Trap network 144 receives packets destined for the same output switch on adjacent ones of conductors 143 and passes the four highest priority packets destined for each output switch to an output switch selector 145. Specifically, when four or fewer packets are destined for a given output switch, e.g., 108 all of those packets are transmitted to the output switch selector 145 and when more than four packets are destined for a given output switch, the four of those packets having the highest priorities are sent to the output switch selector. The packets not sent to the output switch selector 145 are available for recirculation back to the inputs of merged network 141 via the delay unit 142.
Trap network 144 selects those packets for transmission to the output switch selector 145, and designates packets over and above the selected number, should they exist, for recirculation. This may be accomplished, by the arrangement shown in FIG. 6. Each output port of merge network 141 (other than the last) is connected to a first input of a comparator 160 with which it is associated and to a second input of a comparator 160 associated with the adjacent output of merge network 141 in the direction of increasing sort key value (to the right). The last output of merge network 141 is connected only to its associated comparator 160. The comparator associated with the first (left-most) output of merge network 141 also has only one input. The other input is fixed at all "1's" to insure a "0" output (of course, a "0" output can be hard wired without the use of a comparator). In accordance with this connectivity approach, for example, the second output of merge network 141, line 161, is connected to the comparator 160 marked B and to comparator 160 marked C. The third output port of merge network 141, line 162, is also connected to comparator 160 marked C as well as the comparator marked D.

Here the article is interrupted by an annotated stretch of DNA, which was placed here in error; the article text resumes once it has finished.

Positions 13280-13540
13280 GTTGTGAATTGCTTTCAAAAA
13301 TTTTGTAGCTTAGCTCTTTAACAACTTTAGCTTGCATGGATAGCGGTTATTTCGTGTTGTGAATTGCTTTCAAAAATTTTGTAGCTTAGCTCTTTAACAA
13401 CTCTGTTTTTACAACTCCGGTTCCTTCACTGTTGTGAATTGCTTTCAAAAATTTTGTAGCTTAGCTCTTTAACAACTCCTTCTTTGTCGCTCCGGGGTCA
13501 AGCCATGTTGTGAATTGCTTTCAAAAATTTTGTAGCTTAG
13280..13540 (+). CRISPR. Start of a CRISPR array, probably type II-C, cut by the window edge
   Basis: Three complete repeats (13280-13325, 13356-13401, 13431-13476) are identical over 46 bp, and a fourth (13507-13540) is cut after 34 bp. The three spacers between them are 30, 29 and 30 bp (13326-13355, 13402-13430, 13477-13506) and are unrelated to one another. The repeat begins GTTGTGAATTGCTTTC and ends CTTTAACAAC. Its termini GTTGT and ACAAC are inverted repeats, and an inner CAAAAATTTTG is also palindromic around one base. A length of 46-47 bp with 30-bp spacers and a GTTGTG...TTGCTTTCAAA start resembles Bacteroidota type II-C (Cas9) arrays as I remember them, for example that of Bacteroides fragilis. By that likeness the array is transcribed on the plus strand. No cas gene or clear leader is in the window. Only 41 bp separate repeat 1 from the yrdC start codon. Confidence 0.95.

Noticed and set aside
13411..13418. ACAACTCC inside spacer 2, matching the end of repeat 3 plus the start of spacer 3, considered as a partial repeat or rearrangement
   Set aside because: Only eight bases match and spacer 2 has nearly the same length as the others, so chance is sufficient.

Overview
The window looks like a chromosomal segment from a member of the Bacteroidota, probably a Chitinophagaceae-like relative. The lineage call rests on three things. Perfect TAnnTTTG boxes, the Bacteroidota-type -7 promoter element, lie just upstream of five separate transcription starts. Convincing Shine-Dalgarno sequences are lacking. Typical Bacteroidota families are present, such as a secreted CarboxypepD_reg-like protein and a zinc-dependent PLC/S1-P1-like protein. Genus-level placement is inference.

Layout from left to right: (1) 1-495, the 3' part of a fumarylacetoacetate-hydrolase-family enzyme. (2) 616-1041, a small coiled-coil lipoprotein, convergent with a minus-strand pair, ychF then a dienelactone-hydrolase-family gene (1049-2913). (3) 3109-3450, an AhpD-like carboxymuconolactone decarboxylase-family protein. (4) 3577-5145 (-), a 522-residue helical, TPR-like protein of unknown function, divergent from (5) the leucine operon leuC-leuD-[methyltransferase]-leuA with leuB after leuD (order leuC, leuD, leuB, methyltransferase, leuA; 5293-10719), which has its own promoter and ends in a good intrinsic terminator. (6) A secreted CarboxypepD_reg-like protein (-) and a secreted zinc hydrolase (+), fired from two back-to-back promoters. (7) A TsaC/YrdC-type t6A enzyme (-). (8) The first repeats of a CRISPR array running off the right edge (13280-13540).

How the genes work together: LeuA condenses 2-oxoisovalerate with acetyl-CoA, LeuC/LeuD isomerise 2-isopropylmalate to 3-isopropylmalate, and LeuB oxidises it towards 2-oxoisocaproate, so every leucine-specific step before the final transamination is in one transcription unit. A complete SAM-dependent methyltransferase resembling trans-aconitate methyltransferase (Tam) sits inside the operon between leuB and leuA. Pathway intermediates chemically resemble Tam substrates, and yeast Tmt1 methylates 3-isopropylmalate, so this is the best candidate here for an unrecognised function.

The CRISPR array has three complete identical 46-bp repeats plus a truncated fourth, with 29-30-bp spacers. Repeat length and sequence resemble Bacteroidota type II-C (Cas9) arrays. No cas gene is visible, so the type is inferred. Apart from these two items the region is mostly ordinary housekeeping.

The output signal of each comparator 160 is either a "1" or a "0". It is a "1" when the output switch fields 133 of the packets applied to the comparator are the same, and it is "0" otherwise. Comparator 160 can be constructed from Exclusive OR gates and a flip-flop. In response to a set of output switch designations
0, 0, 1, 2, 3, 4, 4, 4, 4, 4, 6, 6 , . . .
the comparators yield the output signal set
0, 1, 0, 0, 0, 0, 1, 1, 1, 1, 0, 1 . . .
The second layer in the trap network of FIG. 6 is a set of AND gates 166 and buffers 164. Again, there is a buffer 164 associated with each output of merge network 141 as well as an associated AND gate 166. Buffer 164 delays the output of merge network 141 and provides the delayed packet to a logic circuit 167. Each gate 166 is connected to its associated comparator and to a fixed number of previous adjacent comparators. The total number of inputs to each AND gate 166 is equal to the number packets that is permitted to be applied by each sort unit, e.g., 104 simultaneously to an output switch, e.g., 108. In FIG. 4, that number is 4, and accordingly, each AND gate 166 is connected to its associated comparator and to three previous comparators (when they exist). For example, AND gate 166 marked D is connected to outputs of comparators A, B, C and D. The size of the buffer 164 is arranged to coincide with the completion of the comparison performed in comparators 160. At that time, the output of AND gate 166 is a "1" only if the two addresses applied to the relevant comparators are equal. That signal, together with the packet signal at the output of buffer 164, is appled to logic circuit 167.